Sarah Michelle Gellar: Female Marvel movies ‘torn apart’ by fans
“There’s still the ‘male superhero’ mentality, it’s a very rejected way of thinking.
Sarah Michelle Gellar calls out the ‘backward thinking’ of some Marvel fans.
The “Buffy the Vampire Slayer” alum is “Captain Marvel” and “Ms. Marvel” was bombarded by trolls before its release.
“Genre is where women can really succeed and hold an audience,” Gellar said The guardian. “Every time a Marvel movie tries to do a female cast, it just falls apart. Unfortunately, the public was not so receptive.”
He added: “There’s still the ‘male superhero’ mentality, it’s a very backwards way of thinking.
While Gellar noted that she won’t be reprising her iconic role as Buffy, the “Wolf Pack” star opened up about her controversial experience working with Joss Whedon and other showrunners in the ’90s and early 2000s.
“Not a day goes by that you don’t pick up a trade magazine and hear about some showrunner being pushed out for simply inappropriate behavior,” Gellar said. “When I was growing up, people were screaming on sets: actors, directors, everyone. It doesn’t happen anymore. When someone comes off the set screaming, it’s like, “Peace!” No one should be treated like this – we have already established that.”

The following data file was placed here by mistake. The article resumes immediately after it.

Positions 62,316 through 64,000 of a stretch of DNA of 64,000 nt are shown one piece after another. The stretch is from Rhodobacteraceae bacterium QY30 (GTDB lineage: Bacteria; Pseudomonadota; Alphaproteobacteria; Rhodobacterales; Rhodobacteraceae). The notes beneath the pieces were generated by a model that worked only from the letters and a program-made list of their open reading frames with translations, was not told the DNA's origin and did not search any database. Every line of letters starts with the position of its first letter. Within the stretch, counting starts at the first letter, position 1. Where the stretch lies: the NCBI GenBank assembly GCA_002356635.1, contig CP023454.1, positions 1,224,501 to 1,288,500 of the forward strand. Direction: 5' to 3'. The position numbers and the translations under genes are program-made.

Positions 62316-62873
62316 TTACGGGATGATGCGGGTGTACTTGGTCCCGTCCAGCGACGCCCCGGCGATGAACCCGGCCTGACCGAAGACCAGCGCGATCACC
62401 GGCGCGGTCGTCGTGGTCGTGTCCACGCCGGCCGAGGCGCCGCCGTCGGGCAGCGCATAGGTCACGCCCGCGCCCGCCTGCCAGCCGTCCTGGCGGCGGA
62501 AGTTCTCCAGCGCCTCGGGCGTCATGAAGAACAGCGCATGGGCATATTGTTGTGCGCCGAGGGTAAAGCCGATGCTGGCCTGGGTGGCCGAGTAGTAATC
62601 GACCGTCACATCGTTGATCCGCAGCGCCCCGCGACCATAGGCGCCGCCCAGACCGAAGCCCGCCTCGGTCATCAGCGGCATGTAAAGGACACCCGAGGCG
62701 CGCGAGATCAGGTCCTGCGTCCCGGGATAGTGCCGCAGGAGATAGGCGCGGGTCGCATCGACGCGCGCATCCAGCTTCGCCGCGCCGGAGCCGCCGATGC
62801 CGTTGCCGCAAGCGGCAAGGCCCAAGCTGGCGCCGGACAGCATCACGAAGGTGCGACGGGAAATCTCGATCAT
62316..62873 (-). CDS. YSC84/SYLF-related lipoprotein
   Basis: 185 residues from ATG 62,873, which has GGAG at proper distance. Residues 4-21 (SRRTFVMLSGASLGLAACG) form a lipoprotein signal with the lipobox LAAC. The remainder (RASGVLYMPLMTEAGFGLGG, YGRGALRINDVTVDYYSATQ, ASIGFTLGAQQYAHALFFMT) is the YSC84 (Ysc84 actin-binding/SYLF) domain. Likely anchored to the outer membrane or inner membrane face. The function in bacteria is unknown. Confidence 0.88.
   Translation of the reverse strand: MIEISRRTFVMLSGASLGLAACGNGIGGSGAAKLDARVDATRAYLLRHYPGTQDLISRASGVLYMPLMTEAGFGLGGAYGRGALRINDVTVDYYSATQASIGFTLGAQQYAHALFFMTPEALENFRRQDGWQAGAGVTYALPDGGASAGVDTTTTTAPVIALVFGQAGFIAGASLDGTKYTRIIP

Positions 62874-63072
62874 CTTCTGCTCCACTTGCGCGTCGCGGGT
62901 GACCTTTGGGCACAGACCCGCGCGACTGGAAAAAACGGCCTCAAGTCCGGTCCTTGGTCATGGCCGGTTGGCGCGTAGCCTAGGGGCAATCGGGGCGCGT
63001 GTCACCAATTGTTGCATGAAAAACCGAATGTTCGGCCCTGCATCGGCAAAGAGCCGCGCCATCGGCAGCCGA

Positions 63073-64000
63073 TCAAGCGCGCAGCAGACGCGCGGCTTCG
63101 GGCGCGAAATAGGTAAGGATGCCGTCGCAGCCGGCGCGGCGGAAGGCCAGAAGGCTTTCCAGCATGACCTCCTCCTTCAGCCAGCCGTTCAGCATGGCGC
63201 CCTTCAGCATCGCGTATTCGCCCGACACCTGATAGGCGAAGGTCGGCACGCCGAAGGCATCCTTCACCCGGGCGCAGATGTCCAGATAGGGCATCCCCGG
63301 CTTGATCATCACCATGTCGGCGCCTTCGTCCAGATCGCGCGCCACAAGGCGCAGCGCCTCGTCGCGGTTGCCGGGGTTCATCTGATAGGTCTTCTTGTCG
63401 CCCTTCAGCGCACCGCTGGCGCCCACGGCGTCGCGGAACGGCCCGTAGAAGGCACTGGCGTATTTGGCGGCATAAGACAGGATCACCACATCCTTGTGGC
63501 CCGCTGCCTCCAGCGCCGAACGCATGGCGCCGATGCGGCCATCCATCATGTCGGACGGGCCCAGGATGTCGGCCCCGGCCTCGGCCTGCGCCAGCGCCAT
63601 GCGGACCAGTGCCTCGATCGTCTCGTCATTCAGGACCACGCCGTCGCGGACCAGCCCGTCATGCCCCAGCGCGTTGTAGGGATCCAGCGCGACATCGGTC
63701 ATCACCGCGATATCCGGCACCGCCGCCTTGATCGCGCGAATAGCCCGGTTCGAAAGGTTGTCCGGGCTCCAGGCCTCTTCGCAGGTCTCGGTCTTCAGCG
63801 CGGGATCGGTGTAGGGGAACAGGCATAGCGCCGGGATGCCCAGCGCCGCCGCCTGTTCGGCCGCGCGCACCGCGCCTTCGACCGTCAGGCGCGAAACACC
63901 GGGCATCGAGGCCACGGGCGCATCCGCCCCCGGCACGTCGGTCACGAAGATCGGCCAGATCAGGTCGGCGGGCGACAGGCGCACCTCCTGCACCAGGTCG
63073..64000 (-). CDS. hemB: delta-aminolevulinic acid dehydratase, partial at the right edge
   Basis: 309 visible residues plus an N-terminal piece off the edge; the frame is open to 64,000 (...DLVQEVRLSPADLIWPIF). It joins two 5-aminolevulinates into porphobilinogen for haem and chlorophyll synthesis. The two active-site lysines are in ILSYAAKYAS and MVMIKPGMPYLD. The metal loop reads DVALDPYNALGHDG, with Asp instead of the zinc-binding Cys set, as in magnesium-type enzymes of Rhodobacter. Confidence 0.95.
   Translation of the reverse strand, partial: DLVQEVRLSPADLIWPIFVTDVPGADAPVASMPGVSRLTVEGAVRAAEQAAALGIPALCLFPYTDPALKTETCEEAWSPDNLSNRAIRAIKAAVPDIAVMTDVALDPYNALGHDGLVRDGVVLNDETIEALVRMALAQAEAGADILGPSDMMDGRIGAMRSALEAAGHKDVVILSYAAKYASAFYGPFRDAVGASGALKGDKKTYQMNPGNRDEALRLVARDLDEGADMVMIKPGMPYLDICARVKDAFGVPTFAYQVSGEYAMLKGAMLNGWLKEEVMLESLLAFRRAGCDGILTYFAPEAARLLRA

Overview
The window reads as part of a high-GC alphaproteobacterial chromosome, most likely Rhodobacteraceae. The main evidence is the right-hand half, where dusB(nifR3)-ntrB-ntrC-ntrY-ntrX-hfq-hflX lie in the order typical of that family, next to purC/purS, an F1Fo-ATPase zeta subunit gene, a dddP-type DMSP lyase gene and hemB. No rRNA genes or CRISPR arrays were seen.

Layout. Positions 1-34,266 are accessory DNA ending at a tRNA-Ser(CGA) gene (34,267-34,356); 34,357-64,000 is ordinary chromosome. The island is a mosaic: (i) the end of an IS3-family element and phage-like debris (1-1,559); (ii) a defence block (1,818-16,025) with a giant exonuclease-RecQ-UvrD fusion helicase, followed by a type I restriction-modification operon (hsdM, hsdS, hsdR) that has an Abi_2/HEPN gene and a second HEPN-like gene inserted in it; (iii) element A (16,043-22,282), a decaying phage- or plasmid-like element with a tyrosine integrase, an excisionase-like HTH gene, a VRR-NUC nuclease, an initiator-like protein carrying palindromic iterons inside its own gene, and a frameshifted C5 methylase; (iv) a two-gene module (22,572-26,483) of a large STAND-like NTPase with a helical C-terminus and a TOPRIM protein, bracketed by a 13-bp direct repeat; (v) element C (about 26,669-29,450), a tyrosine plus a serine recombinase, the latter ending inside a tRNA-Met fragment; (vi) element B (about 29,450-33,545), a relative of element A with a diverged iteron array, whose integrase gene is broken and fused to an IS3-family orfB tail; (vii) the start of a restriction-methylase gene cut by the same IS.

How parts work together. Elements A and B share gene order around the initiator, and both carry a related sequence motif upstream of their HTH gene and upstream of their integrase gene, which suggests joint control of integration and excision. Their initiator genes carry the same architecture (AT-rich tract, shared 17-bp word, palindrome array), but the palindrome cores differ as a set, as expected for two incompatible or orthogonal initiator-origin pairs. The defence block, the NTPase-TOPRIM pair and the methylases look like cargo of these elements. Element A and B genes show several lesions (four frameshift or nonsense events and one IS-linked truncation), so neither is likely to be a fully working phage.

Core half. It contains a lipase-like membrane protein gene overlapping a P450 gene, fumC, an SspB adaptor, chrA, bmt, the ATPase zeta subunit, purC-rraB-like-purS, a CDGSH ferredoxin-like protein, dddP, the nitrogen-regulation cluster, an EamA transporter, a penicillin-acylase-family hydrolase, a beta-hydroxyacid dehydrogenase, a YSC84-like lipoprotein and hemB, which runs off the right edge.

The “I Know What You Did Last Summer” actress recently shared The independent that the “toxic environments” he experienced were not “task specific.” During her career, Gellar faced backlash as a teenager for choosing to take on roles outside of her own “superhero” genre as Buffy. Gellar’s acclaimed turn in “Cruel Intentions” was one of the career risks she had to fight to get off the ground.
“My team didn’t want me to do this job,” Gellar said. “They kept saying, ‘We don’t get it, it’s so ridiculous – she’s such a bitch and you’re the superhero.’ I got so much pushback.”
Gellar’s role in “Cruel Intentions” came full circle in the casting of Netflix’s “Do Revenge,” where Gellar played a former high school queen bee turned principal.
“I just heard her and I was sitting there and I literally thought of Kathryn from ‘Cruel Intentions,’ like if she was the principal of the school, what advice would she give? writer-director Jennifer Kaytin Robinson told IndieWire. “His saying yes was kind of co-writing this movie and I felt like we were doing something right. That was really like the turning point for me when I said, “Oh, I think this might actually work and it’s going to be good.”
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